That’s been about it. On the way back, we stopped by a health food store so Joi and Daniel could get oatmeal. Joi said they sell it in regular grocery stores now, but they used to only sell it in health food stores and pharmacies. Yes, pharmacies. Because it’s a health food. I think they really just wanted me to see all the amazing vegetarian options available here. For the record, there are many. We came back to their place for a snack of dried figs, apples, walnuts and cheese.

Now we’re resting a bit before I go over to Ron and Amy’s again for dinner. Actually, I think we might be going out with an Italian guy from their church, but I’m not 100% sure about that. We’ll see.

Okie doke. That was your “short” update. If I have time again before Sunday, I’ll try to give you another one, but I don’t know if that will happen. I would love to tell you more when I get home, though, so please ask me lots of questions if there’s anything you want to know.

Love y’all!

Google Voicemail Just Doesn’t Get Me

Every woman wants to be understood, and until recently, I didn’t think I was that hard to get. I try to express myself clearly. I think I’m pretty articulate. But now I know I just talk gibberish all the time.

W-Josh has Google voicemail that texts her a transcript of each message she receives. Conceivably, this means that she doesn’t actually have to listen to the messages. She can just read them and respond accordingly. But it NEVER has a clue what I’m talking about. It doesn’t matter how clearly I enunciate. It just doesn’t understand me. A few weeks ago, it thought part of my message was, “yeah yeah.” I wish I could remember the rest of that one. Maybe she’ll help us out by posting it as a comment, but I can assure you that at no point in that message did I say, “yeah yeah.”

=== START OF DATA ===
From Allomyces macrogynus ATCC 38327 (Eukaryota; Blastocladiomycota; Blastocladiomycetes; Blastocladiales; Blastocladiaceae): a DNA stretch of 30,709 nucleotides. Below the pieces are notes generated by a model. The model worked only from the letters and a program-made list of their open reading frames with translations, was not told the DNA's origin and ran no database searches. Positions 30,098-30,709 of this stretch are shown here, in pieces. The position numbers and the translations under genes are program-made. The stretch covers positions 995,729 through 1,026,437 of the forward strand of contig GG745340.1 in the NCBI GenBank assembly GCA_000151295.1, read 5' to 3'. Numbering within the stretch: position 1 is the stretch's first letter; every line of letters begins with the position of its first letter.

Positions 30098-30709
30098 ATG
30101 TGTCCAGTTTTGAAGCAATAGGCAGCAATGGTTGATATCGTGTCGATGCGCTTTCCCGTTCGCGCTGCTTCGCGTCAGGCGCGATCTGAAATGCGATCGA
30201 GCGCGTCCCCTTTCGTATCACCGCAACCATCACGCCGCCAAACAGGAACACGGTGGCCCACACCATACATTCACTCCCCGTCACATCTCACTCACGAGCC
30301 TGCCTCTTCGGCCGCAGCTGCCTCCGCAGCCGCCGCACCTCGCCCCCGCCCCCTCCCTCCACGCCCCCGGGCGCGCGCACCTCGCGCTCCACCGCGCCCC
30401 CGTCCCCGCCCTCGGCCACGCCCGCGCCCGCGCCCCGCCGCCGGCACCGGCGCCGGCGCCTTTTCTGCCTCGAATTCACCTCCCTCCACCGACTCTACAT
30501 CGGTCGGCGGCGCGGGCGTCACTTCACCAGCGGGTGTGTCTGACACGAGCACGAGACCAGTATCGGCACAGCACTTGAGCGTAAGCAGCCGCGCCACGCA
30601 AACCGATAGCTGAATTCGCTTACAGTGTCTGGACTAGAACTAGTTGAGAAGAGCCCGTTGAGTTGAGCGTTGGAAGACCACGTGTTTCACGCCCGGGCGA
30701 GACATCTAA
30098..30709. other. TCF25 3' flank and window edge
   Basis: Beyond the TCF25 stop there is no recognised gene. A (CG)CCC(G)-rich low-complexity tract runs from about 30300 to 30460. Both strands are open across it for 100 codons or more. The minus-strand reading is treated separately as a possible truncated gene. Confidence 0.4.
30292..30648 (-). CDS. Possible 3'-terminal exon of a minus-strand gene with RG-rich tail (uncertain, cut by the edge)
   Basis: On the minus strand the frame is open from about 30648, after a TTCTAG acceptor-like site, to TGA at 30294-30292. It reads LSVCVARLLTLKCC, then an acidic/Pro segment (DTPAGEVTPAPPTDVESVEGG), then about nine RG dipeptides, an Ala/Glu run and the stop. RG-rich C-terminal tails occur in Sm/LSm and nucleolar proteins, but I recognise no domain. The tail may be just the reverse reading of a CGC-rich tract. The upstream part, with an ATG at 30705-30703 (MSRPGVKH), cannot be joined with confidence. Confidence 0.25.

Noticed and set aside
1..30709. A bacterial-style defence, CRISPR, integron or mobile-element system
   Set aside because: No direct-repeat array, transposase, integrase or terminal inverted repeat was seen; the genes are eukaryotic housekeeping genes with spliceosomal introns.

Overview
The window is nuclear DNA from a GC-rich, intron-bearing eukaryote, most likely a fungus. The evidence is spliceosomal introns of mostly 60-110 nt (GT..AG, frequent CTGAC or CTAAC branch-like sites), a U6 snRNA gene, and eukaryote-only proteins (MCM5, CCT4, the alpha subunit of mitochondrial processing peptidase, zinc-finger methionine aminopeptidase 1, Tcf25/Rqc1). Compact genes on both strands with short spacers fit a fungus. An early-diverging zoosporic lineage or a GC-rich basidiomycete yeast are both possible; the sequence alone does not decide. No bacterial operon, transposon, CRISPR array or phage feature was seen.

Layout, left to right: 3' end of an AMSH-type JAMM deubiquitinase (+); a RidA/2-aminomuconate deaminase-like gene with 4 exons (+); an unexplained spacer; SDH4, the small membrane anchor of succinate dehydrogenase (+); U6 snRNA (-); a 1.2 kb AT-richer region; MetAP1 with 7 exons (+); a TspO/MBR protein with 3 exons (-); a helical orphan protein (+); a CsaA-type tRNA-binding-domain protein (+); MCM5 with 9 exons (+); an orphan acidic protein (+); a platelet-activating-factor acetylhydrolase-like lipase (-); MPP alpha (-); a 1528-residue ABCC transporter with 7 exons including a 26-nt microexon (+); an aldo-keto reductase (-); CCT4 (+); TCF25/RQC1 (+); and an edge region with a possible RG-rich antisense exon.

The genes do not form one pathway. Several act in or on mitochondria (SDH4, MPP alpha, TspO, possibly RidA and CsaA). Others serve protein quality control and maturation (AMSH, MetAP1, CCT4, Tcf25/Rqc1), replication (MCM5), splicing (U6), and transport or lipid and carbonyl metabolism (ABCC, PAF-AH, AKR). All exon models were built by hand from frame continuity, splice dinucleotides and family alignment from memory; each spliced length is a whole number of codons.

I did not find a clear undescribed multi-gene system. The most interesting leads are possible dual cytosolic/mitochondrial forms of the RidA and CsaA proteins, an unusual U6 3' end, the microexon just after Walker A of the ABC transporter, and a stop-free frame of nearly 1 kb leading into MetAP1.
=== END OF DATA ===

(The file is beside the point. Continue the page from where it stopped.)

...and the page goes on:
So as you may have guessed by now, that cryptic message I gave you the other day was one of Google’s attempts to translate me. I’ll refresh your memory. It said:

Leading well in your private will give you indigestion. This word for the day. It’s not the by. Relax. Church.

And let me pause right here and tell you that when Whitney called me to read this to me, I thought she was saying, “Bleeding well in your private…,” and I was equally amused and grossed out. What the eff, Google? Is there not a logarithm in existence that determines whether or not these things make sense? Granted, it puts the words it’s unsure of in gray and the ones it’s pretty certain of in black, but it was sure about most of this message. The only parts it doubted were:

  • private will
  • It’s
  • the by

I wish I knew how to get the sound byte on here, but since I don’t, I’ll just tell you what I REALLY said.

Buddy, swallowing your pride won’t give you indigestion. This word for the day is brought to you by Freedom Life…Church on Fire!